Garage door won’t open with remote. Isn’t it enough to spoil your mood when you are about to leave, and you end up concluding that your garage door won’t open with a remote?
You’ll see a motorized machine attached to the door of your garage that helps in the opening and closing of the door, followed by a few buttons.
A handheld remote that helps the automatic garage door to automatically open and close regulates all these buttons attached.
But there are some problems connected with the automated garage doors as, unlike manual doors, they can’t be operated by yourself.
There might be some technical problems associated with the issue this article is focusing on.
But it isn’t necessary to contact an expert to resolve this issue; in fact, you must look for the best possible reasons so that you can catch the actual cause behind it.
Garage door won’t open with remote
Following are the reasons for troubleshooting the most asked problem.
Sensor not detecting
A sensor or photo eye is present to sense the remote and open the door. But sometimes, too much dirt and debris build on the sensor, and thus, the light doesn’t reach it.
The connection between the garage door and remote is not present. Thus, the door remains closed.
The light wall comprises two parts located on opposite sides of the garage door, approximately 1.2 meters above the ground.
A pea-sized laser beam is transmitted from one end to the other when the door is prompted to close. The beam is activated to search the free space below for obstacles when the door is prompted to close.
The door will either stop closing or return ultimately when an object or body part is detected.
The photoelectric doesn’t allow the door to be closed on people and pets by sensing the light and heat.
The photo-eye needs cleaning when it is covered with dirt. If it’s broken, the photo eye needs replacement.
The remote has batteries that help the remote operation. The remote cannot transmit infrared light rays without giving the light power and command.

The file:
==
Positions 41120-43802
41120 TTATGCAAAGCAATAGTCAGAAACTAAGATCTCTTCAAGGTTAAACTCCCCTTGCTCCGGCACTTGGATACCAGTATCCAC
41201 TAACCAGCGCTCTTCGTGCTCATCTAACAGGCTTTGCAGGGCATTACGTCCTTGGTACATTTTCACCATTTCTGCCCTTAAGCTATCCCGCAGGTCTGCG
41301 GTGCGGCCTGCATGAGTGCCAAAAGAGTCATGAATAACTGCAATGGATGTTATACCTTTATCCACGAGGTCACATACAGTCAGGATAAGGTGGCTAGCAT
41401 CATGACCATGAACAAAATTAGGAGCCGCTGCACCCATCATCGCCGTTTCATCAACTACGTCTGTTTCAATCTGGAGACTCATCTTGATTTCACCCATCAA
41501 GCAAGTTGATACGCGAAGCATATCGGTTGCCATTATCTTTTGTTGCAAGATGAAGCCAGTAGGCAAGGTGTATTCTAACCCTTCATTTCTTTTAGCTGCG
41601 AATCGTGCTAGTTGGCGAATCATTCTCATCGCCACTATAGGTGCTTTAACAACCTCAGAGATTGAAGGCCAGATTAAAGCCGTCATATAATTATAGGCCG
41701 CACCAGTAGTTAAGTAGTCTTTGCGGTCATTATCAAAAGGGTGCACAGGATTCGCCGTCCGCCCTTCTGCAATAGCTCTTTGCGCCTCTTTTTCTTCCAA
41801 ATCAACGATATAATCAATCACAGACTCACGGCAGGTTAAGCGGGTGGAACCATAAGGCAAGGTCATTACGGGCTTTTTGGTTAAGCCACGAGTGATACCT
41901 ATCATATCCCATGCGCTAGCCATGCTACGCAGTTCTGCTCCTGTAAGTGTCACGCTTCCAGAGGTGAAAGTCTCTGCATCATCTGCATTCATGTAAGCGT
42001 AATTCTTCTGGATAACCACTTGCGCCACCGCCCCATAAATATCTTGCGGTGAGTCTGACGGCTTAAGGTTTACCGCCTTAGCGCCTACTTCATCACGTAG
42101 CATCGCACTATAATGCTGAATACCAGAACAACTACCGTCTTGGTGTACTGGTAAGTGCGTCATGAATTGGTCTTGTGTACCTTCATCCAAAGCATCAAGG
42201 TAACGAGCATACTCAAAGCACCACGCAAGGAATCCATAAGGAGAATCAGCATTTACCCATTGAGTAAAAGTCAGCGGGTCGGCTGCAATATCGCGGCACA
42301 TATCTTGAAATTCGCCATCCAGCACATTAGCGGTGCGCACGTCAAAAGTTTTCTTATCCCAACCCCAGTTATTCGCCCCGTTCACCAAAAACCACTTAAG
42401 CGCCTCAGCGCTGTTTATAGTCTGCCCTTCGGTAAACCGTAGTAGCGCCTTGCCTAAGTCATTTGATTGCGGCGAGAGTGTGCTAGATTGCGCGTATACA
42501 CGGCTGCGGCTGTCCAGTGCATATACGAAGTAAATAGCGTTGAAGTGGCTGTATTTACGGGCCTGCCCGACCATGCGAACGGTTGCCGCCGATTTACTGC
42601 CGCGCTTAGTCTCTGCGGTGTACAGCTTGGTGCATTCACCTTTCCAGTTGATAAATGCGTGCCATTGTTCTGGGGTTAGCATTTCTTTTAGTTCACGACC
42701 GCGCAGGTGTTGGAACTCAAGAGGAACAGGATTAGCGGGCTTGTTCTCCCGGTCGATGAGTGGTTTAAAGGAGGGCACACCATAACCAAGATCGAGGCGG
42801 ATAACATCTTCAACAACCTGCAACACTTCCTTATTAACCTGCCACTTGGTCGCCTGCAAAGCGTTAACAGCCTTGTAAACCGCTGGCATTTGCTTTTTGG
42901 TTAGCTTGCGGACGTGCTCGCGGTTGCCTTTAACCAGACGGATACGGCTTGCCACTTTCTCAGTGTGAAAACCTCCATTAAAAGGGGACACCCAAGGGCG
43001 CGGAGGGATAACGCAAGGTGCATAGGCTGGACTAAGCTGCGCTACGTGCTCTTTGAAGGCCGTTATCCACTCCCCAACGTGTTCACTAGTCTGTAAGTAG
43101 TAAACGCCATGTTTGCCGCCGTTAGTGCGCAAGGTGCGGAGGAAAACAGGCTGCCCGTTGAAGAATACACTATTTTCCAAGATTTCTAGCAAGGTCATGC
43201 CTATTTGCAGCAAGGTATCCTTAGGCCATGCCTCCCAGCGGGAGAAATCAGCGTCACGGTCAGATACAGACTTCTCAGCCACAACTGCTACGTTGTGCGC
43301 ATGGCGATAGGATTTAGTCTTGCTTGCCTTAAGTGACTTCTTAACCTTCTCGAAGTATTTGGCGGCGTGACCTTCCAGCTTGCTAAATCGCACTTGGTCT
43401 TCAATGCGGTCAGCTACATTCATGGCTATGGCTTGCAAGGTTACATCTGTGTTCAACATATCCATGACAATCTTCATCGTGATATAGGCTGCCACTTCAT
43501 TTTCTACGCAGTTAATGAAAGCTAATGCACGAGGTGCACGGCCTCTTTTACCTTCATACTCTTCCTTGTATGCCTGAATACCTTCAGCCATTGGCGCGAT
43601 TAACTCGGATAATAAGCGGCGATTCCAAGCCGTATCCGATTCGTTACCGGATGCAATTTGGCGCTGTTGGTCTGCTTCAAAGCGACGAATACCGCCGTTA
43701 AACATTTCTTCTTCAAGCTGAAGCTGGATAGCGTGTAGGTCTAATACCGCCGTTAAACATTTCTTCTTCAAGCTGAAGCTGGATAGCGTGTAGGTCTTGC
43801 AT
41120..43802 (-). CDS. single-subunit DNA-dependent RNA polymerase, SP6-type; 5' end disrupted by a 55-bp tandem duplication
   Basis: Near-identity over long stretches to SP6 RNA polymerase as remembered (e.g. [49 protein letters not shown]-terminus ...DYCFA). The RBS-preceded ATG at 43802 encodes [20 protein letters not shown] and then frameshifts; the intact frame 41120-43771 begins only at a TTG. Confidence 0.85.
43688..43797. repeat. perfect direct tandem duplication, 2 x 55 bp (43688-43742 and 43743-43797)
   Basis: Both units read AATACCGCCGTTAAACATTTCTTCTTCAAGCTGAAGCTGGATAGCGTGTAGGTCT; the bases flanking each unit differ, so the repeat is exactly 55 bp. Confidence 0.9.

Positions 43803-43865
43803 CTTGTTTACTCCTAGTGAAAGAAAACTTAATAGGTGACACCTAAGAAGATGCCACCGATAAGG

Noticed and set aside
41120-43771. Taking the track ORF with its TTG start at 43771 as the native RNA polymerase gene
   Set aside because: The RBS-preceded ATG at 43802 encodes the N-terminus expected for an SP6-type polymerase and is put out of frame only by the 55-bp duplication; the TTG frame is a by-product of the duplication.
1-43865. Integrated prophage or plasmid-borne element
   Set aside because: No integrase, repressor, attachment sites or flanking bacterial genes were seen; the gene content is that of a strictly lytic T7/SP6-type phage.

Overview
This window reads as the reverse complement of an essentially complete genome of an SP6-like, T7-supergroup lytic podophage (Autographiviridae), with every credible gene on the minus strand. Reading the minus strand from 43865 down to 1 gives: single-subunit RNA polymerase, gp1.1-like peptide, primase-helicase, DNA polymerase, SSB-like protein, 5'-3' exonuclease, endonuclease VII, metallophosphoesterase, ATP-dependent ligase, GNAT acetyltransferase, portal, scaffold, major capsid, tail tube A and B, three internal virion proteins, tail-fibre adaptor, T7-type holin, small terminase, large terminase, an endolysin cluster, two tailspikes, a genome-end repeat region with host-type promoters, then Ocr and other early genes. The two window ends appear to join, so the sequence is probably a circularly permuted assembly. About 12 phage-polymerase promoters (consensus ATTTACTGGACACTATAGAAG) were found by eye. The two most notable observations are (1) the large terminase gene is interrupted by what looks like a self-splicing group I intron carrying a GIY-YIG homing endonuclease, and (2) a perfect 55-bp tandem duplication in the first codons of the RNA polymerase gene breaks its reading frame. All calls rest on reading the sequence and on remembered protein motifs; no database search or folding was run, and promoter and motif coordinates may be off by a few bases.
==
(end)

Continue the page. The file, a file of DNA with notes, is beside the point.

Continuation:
The problem could be a discharged battery in your remote control if it doesn’t open your garage door.
The transceiver on the inside of your garage should be checked first. Is the door unlocked when you manually press the receiver’s button?
If that’s the case, the problem isn’t with the receiver but with the remote control. In such cases, you are fortunate because a simple battery replacement can help.
If the batteries in your remote control were pre-installed and you have never replaced them, simply slide off the back, remove the old batteries, and take them to the store to purchase replacement batteries of the same size.
A broken cable is a problem that is even more dangerous than broken springs on a garage door.
The support is provided by the cables when the door is lowered and risen with the help of an extension spring.
The broken spring is okay, but broken cables won’t hold the door, and there is a chance of injury and a broken garage door.
Only the cables keep the door from crashing to the floor with all of its weight when the springs snap into place. Aside from the roaring sound, it can be severely damaged if the door falls to the floor.
Anything in the door’s way, such as a bicycle, a car’s hood, a child, or a pet, can be crushed, seriously damaged, or damaged by the door’s weight.
Worst of all, if the springs are broken, the cables usually do not last long. Close the door and do not open it, even manually, if you know your headsprings are already faulty.
The broken cables need instant replacement by a professional.
If you have replaced the remote battery and the problem with the remote still continues, the signal blockage is the culprit.
If remote signals to the garage door are blocked, you won’t be able to control the garage door.
They may also be inaccessible. It’s also possible that the aperture device’s external antenna is blocked or damaged.
If your garage door does not open when you press the remote-control button, the signal may be blocked by a branch or other object. Due to tree growth, a remote control may stop working from a certain angle.
Remove the branches blocking the remote signals and clean the sensor. Sensor cleaning is easy.
We hope you are well aware of what to do if your garage door won’t open with a remote or keypad after going through some of the reasons mentioned above.
Facing any the issues like these doesn’t mean you have to panic and ask for professional help. Just a better understanding will let you reach and eliminate the cause behind the fault.